Peace is not something you wish for, it is something you make, something you are,
something you do, and something you give away.
Establishing lasting peace is the work of education; all politics can do is keep us out of war.
Peace cannot be kept by force, it can only be achieved by understanding.
Peace begins with a smile.
Out beyond ideas of wrongdoing and rightdoing there is a field. I’ll meet you there.
The Sisters of St. Francis of Philadelphia have worked to end torture for over 20 years. We opposed the School of the Americas (SOA) and worked to close it. Eventually the government did close it but reopened it as WHINSEC (Western Hemisphere Institute for Security Cooperation).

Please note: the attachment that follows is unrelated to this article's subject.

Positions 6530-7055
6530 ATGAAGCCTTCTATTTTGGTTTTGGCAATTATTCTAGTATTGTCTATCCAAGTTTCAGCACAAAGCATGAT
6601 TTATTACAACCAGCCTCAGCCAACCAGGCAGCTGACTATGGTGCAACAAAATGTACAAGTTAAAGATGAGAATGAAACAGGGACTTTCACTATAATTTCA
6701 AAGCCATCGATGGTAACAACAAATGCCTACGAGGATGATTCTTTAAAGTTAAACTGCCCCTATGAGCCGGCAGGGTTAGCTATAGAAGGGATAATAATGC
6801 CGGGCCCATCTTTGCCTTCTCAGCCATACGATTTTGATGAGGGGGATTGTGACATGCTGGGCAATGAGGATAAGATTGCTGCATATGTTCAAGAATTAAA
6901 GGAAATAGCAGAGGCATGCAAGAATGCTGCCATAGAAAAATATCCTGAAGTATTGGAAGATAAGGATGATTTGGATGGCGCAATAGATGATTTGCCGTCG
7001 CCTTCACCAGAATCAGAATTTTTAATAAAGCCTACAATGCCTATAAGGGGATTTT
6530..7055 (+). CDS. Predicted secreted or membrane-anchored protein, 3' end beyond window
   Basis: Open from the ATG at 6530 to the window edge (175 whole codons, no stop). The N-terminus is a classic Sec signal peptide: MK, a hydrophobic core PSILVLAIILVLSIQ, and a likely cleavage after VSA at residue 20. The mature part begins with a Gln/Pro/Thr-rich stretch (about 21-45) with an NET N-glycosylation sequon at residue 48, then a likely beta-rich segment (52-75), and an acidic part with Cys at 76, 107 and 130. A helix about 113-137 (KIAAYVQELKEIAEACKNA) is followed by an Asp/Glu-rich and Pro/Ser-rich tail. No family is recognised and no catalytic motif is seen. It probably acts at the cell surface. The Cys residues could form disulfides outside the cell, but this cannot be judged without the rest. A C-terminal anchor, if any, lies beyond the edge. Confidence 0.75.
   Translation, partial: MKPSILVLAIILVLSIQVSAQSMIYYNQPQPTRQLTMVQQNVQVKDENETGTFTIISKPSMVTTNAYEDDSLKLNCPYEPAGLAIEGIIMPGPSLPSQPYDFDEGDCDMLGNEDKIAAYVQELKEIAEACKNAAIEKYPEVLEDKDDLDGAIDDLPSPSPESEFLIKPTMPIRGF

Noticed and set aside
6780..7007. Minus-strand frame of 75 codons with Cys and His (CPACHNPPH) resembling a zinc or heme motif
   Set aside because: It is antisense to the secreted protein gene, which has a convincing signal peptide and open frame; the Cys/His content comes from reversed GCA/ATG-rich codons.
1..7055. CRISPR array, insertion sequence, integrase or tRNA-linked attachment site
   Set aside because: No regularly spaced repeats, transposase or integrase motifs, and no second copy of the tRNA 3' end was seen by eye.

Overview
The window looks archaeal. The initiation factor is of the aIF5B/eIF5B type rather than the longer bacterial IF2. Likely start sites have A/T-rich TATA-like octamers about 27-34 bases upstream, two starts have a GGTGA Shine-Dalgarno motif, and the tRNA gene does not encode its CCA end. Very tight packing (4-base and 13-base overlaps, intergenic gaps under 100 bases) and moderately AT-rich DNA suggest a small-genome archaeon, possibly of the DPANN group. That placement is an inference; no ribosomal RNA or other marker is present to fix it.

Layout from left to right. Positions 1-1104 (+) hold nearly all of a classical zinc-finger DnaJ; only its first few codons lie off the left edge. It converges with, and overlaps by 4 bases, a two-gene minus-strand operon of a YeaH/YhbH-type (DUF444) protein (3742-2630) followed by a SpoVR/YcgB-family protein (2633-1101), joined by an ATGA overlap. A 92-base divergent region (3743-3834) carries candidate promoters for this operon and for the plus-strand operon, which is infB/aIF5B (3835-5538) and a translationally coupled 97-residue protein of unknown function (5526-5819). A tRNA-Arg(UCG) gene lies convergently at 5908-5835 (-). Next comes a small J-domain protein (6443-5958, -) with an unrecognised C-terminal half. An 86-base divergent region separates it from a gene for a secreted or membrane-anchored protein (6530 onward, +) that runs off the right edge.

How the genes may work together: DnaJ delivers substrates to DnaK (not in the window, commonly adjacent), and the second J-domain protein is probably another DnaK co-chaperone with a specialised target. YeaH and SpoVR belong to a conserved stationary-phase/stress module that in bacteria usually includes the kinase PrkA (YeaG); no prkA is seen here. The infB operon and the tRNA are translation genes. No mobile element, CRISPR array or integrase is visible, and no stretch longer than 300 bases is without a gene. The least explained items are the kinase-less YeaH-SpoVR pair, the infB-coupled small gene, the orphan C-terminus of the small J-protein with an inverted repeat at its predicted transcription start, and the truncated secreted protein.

We continue to support the closure of WHINSEC and to seek the indictment of leaders responsible for the massacre of thousands of persons from Central America and the killings of the Jesuits, the four women connected with Maryknoll, and a number of priests, including Archbishop Romero. Today SOA/WHINSEC has taken its concern to the Nogales Border to protest the torture of so many refugees/immigrants. On Oct. 9-10th, 2016 there will be a rally there to call attention to the numerous immigrants who have been tortured and restrained from entering the United States.
National Religious Campaign Against Torture (NRCAT)
In order to take action on peacemaking and to end torture, the Sisters of St. Francis of Philadelphia are supporting members of NRCAT. The mission of NRCAT is to mobilize people of faith to end torture in U.S. policy, practice, and culture.